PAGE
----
Jan 2 • 1M

Song of Friendship

I revamped my newsletter <3

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Poems and letters and little jokes, from me to you
Episode details

Song of Friendship
for Nicole

We raise our kids in the water—
first the water of our bodies

then in summer, the body of water
closest to our homes.

At the pond today
we were three moms

with four kids. One of us
in a bikini top

and red gym shorts, the other
fully clothed, insistent

she couldn’t find a suit
or a single piece of clothing

that wasn’t black.
We believed her

I believed her
four months ago

when she said
with half a smile

that the best thing
about having a second child

was not having to worry anymore
about whether or not

she’d have a second child.
Because all the math

we learned in school
was only half-right—

one plus one is two
as well as three: a newfound

family. Adding more
equals four, also equals

foreverlong until
the song of someone

asking for a snack
recedes like birdsong in fall.

At the pond today
all of life was lived

inside a few hours:
a frog caught and caught again;

a drowning averted;
fourteen truths between us

and a single bag of chips.
We get old,

we get young,
we get old again

in the course of a single day
thanks to our children,

in honor of our children,
in the presence of each other.

What I’m Reading:

  1. All of It Singing by Linda Gregg—it’s her collected poems and my sis gave it to me for Xmas. Thanks, sissy! I am enjoying the poems but have been distracted while reading them because in my head I knew she had been in a relationship with Jack Gilbert, but then I thought she married/got together with a woman after that? And then the other night I was just frantically googling “DID LINDA GREGG END UP BECOMING A LESBIAN” on my phone which did not yield results. I must be thinking of someone else. Poets, if you know who that is, please reply to this!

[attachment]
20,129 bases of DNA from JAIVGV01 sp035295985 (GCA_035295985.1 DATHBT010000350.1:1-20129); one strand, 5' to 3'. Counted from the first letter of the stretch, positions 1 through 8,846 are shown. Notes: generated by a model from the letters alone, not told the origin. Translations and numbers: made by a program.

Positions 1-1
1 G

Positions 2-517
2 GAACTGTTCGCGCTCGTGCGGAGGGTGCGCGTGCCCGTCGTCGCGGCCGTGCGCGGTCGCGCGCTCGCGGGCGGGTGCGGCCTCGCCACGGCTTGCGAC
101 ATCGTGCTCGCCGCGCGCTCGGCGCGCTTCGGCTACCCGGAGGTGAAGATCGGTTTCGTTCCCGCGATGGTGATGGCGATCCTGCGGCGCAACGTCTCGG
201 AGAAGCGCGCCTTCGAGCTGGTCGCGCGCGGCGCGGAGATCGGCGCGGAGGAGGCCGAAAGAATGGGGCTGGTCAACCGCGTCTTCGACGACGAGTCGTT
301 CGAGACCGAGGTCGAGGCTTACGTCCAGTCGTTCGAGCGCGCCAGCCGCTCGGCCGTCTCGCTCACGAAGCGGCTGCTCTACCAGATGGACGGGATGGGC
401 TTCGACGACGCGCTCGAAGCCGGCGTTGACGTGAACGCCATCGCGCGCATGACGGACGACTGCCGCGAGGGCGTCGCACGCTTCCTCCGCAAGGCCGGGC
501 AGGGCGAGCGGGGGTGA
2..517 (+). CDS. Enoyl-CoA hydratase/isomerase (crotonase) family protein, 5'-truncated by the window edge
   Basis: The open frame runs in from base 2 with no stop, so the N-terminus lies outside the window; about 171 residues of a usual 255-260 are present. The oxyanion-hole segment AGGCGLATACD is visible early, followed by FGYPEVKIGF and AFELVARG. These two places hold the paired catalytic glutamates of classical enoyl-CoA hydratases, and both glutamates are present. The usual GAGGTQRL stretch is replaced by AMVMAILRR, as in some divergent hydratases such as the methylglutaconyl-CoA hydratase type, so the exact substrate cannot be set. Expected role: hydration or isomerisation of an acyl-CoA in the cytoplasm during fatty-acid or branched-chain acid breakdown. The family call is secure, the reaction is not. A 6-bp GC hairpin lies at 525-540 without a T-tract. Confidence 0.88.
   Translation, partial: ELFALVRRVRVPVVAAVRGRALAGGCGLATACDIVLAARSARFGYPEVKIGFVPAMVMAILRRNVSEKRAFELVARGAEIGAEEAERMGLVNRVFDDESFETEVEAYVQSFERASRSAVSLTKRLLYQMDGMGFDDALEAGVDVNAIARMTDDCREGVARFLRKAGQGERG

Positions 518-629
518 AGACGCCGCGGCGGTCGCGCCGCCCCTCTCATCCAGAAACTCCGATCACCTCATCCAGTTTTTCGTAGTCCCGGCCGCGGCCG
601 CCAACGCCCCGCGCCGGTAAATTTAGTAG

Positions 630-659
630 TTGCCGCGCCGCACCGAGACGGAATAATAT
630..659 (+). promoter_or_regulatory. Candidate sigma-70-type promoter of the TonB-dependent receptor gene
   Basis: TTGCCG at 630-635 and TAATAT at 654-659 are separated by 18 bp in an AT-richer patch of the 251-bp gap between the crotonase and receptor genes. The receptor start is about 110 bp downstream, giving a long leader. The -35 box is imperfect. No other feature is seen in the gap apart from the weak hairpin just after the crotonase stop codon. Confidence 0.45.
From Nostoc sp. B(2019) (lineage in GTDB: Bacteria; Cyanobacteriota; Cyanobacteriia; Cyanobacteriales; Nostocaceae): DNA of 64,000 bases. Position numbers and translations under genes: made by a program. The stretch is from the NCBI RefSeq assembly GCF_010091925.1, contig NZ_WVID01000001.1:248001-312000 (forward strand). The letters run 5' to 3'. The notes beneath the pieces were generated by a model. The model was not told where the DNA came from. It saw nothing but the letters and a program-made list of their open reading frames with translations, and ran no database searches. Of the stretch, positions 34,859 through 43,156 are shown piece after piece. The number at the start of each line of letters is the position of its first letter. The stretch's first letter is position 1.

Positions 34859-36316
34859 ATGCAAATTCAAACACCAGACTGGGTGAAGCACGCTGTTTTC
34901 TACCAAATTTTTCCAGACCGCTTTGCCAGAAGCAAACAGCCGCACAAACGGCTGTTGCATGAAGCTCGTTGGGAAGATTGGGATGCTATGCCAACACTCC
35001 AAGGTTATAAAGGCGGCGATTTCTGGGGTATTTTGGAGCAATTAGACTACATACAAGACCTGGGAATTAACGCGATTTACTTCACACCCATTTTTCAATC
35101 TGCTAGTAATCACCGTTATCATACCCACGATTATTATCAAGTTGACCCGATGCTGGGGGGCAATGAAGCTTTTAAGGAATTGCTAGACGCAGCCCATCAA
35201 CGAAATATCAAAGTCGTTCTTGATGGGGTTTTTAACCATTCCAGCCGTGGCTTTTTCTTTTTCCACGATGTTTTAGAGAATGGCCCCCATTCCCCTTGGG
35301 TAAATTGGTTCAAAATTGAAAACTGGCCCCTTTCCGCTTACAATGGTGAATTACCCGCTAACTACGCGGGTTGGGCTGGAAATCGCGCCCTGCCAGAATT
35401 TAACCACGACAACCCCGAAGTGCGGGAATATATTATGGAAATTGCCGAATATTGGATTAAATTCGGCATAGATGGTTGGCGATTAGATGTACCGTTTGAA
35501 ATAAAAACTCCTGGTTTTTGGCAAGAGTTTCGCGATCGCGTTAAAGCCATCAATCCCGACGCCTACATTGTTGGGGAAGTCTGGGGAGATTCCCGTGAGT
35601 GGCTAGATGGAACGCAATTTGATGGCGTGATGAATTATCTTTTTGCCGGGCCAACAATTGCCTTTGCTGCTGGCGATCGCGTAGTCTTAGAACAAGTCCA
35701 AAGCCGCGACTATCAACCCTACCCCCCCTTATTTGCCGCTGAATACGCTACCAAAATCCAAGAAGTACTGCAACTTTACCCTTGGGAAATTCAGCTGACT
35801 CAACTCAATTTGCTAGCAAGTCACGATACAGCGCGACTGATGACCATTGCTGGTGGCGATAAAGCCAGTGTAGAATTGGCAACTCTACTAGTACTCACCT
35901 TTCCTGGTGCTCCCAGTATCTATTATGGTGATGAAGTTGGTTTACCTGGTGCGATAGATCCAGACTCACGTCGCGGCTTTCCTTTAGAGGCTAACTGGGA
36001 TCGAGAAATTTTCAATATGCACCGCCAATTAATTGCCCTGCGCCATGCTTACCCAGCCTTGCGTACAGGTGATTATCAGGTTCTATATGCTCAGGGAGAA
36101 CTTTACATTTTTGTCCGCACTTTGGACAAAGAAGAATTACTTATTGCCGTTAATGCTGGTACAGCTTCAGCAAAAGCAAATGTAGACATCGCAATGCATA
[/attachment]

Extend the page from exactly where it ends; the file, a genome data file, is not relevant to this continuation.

2. One Hundred Autobiographies by David Lehman—For some reason, I am able to read about scarier things these days, topics I always used to shy away from (like sickness and death). I’m not sure why but I’m happy about it because it opens up a lot. This book is 100 short essays written by a poet and literary critic after he was diagnosed with bladder cancer. He lived, and he wrote his way through the whole process. Sounds like something I would do if I got a really scary diagnosis.

  3. Selected Poems by W. S. Merwin—Wow. I hadn’t read Merwin in a while and I had forgotten how genius he is, and how exciting his lines are, how daring in their structure and breaks. I’ve been reading him in the morning with my coffee and having to slap my forehead with awe repeatedly. I just never really relate to the word “master” and then I read someone like Merwin and I’m like, Oh. Right. This is where the word “master” is actually relevant. Want to read some? Try “Provision” (amazing) or “Separation” (how did he do that with so few words), or “Berryman” (god I love that ending).

What I Just Read: